An opportunity to say goodnight insomnia, hello tomorrow

Explore QUVIVIQ endpoints across both night & day

Nighttime

Statistically significant nighttime improvements vs placebo1

Daytime

Statistically significant reduction in daytime sleepiness with QUVIVIQ 50 mg vs placebo2

The safety and efficacy of QUVIVIQ was evaluated in 2 multicenter, randomized, double-blind, placebo-controlled, parallel-group studies over 3 months, followed by a 40-week extension safety study. Study 1 (N=930) included QUVIVIQ 25 mg (n=310), QUVIVIQ 50 mg (n=310), and placebo (n=310). Study 2 (N=617) included QUVIVIQ 25 mg (n=309) and placebo (n=308).1 The extension safety study (N=662) included QUVIVIQ 25 mg (n=270), QUVIVIQ 50 mg (n=137), placebo (n=128), and ex-placebo to QUVIVIQ 25 mg (n=127).4

Key primary endpoints

Change from baseline to Month 1 and Month 3 measured by polysomnography in:

  • Latency to Persistent Sleep (LPS)
  • Wake After Sleep Onset (WASO)

Key secondary endpoints

  • Patient-reported total sleep time (sTST)
  • Patient-reported sleepiness domain of the Insomnia Daytime Symptoms and Impacts Questionnaire (IDSIQ)3

Select inclusion criteria

  • Age ≥18 years
  • Insomnia according to DSM-5 criteria
  • Sleep Severity Index ≥15

Select exclusion criteria

  • Any other condition causing insomnia
  • Ongoing cognitive behavioral therapy, shift work, travel over time zones

Patient population

  • QUVIVIQ was evaluated in a total of 1,236 patients, including ~40% elderly patients (≥65 years old)
  • A total of 576 patients were treated with QUVIVIQ for at least 6 months, including 331 treated for at least 12 months

IDSIQ is the first patient-reported outcome tool developed and validated according to FDA guidelines that can evaluate daytime symptoms in patients with insomnia.3

IDSIQ is a validated tool based on the Daytime Insomnia Symptom Scale and includes 14 items across 3 domains: sleepiness, mood, and alert/cognition.3

A key secondary endpoint in the QUVIVIQ clinical trials was change from baseline in the IDSIQ sleepiness domain score at Month 1 and Month 3. Patients completed daily self-assessments about how energetic, mentally and physically tired, or sleepy they felt during treatment with QUVIVIQ.2,3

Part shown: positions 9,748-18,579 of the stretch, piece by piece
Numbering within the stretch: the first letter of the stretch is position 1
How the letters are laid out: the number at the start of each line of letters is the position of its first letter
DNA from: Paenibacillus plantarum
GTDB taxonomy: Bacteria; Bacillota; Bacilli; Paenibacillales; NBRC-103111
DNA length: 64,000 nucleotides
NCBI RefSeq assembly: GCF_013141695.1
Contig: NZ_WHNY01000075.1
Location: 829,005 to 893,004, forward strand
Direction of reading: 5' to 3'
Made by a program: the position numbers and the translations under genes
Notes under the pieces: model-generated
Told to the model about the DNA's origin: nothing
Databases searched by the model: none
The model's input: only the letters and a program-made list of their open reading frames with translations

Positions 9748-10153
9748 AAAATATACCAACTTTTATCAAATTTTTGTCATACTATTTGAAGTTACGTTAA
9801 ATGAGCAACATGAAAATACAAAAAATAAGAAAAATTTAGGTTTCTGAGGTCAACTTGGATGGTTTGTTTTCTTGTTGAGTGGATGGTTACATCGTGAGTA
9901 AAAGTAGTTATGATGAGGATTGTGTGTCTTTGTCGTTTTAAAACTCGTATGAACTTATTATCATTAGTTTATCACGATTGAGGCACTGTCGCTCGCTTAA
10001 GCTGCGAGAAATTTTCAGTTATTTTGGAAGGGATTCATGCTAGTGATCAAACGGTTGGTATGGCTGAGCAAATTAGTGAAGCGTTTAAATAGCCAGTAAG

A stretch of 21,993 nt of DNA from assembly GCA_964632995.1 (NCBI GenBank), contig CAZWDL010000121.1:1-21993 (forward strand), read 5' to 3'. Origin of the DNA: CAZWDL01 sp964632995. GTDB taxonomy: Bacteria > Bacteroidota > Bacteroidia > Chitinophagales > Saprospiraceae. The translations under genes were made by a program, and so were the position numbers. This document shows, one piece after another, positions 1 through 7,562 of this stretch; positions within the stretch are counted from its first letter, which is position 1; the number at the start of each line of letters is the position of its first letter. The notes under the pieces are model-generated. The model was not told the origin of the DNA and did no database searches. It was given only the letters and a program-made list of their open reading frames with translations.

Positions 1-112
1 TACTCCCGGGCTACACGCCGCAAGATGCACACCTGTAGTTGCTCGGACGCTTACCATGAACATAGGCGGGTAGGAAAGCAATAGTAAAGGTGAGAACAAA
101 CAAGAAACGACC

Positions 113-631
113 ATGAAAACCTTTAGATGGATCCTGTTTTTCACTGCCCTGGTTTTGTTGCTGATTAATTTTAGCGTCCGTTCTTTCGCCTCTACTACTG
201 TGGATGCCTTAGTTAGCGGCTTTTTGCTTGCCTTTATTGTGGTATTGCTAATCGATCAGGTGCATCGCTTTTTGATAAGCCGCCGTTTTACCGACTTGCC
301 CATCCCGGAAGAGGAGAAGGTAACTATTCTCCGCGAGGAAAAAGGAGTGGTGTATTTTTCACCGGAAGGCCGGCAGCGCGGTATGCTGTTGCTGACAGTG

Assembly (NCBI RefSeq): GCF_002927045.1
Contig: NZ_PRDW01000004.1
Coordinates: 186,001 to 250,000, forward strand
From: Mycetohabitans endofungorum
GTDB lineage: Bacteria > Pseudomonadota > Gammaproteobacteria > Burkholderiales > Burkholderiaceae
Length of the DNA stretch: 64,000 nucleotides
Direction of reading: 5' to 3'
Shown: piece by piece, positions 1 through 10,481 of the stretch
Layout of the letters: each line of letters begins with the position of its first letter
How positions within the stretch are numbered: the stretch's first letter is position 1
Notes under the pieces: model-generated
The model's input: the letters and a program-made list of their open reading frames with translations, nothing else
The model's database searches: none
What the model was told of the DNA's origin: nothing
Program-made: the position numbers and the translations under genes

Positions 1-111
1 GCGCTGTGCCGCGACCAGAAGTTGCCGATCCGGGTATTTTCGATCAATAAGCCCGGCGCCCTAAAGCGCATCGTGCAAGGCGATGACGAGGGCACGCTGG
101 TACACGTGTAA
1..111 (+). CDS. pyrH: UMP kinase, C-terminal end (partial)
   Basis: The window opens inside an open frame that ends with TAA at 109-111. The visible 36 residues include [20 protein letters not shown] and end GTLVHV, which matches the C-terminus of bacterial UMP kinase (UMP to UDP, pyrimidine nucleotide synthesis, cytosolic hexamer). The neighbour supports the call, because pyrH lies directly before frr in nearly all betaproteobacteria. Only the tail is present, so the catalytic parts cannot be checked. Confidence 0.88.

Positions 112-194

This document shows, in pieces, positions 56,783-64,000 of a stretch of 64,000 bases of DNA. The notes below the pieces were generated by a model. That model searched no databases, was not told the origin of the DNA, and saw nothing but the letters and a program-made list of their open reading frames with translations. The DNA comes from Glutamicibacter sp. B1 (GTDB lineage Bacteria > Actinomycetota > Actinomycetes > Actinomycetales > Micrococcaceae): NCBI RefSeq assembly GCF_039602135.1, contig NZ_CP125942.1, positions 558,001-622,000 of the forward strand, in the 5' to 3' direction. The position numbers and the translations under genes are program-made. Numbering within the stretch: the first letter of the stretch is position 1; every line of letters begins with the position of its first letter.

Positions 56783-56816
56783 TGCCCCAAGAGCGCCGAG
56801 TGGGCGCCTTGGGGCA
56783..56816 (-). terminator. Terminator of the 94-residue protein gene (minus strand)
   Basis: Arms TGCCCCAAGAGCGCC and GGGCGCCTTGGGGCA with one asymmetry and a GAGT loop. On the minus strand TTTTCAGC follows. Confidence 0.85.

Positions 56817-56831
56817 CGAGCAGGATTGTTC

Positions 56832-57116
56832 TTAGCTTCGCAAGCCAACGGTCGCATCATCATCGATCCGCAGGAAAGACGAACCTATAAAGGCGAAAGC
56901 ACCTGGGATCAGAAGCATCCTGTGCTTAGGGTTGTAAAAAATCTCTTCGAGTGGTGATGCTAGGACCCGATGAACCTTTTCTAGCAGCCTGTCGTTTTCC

IDSIQ, Insomnia Daytime Symptoms and Impacts Questionnaire; LPS, latency to persistent sleep; WASO, wake after sleep onset; sTST, subjective total sleep time.

Nighttime

QUVIVIQ helps patients

Fall asleep faster1

Less time needed to fall asleep, minutes (Study 1, primary endpoint)

Latency to persistent sleep (LPS), assessed objectively by polysomnography

STUDY 1

Month 1

Month 3

Placebo

25 mg

50 mg

Placebo

25 mg

50 mg

Change from baseline LSM (95% CL)

-20
[-23, -17]

-28
[-32, -25]

-31
[-35, -28]

-23
[-26, -20]

-31
[-34, -27]

-35
[-38, -31]

Difference to placebo LSM (95% CL)

-8*

[-13, -4]

-11*

[-16, -7]

-8*

[-12, -3]

-12*

[-16, -7]

STUDY 1

Month 1

Placebo

25 mg

50 mg

Change from baseline LSM (95% CL)

-20
[-23, -17]

-28
[-32, -25]

-31
[-35, -28]

Difference to placebo LSM (95% CL)

-8*

[-13, -4]

-11*

[-16, -7]

STUDY 1

Month 3

Placebo

25 mg

50 mg

Change from baseline LSM (95% CL)

-23
[-26, -20]

-31
[-34, -27]

-35
[-38, -31]

Difference to placebo LSM (95% CL)

-8*

[-12, -3]

-12*

[-16, -7]

  • Doses that were statistically significantly superior (p<0.05) to placebo after controlling for multiple comparisons.
    CL, confidence limit; LSM, least squares mean.

QUVIVIQ helps patients

Spend more time asleep after onset1

Improved sleep maintenance, minutes (Study 1, primary endpoint)

Wake after sleep onset (WASO), assessed objectively by polysomnography

STUDY 1

Month 1

Month 3

Placebo

25 mg

50 mg

Placebo

25 mg

50 mg

Mean WASO

92 min

77 min

65 min

87 min

73 min

65 min

Change from baseline LSM (95% CL)

-6
[-10, -2]

-18
[-22, -15]

-29
[-33, -25]

-11
[-15, -7]

-23
[-27, -19]

-29
[-33, -25]

Difference to placebo LSM (95% CL)

-12*
[-17, -7]

-23*
[-28, -18]

-12*
[-17, -6]

-18*
[-24, -13]

STUDY 1

Month 1

Placebo

25 mg

50 mg

Mean WASO

92 min

77 min

65 min

Change from baseline LSM (95% CL)

-6
[-10, -2]

-18
[-22, -15]

-29
[-33, -25]

Difference to placebo LSM (95% CL)

-12*
[-17, -7]

-23*
[-28, -18]

STUDY 1

Month 3

Placebo

25 mg

50 mg

Mean WASO

87 min

73 min

65 min

Change from baseline LSM (95% CL)

-11
[-15, -7]

-23
[-27, -19]

-29
[-33, -25]

Difference to placebo LSM (95% CL)

-12*
[-17, -6]

-18*
[-24, -13]

  • Doses that were statistically significant superior (p<0.05) to placebo after controlling for multiple comparisons.
    CL, confidence limit; LSM, least squares mean.

QUVIVIQ helps patients

Gain more total sleep time1

Increased subjective total sleep time, minutes (Study 1, secondary endpoint*)

Subjective total sleep time (sTST), patient-reported

STUDY 1

Month 1

Month 3

Placebo

25 mg

50 mg

Placebo

25 mg

50 mg

Mean sTST

338 min

345 min

358 min

354 min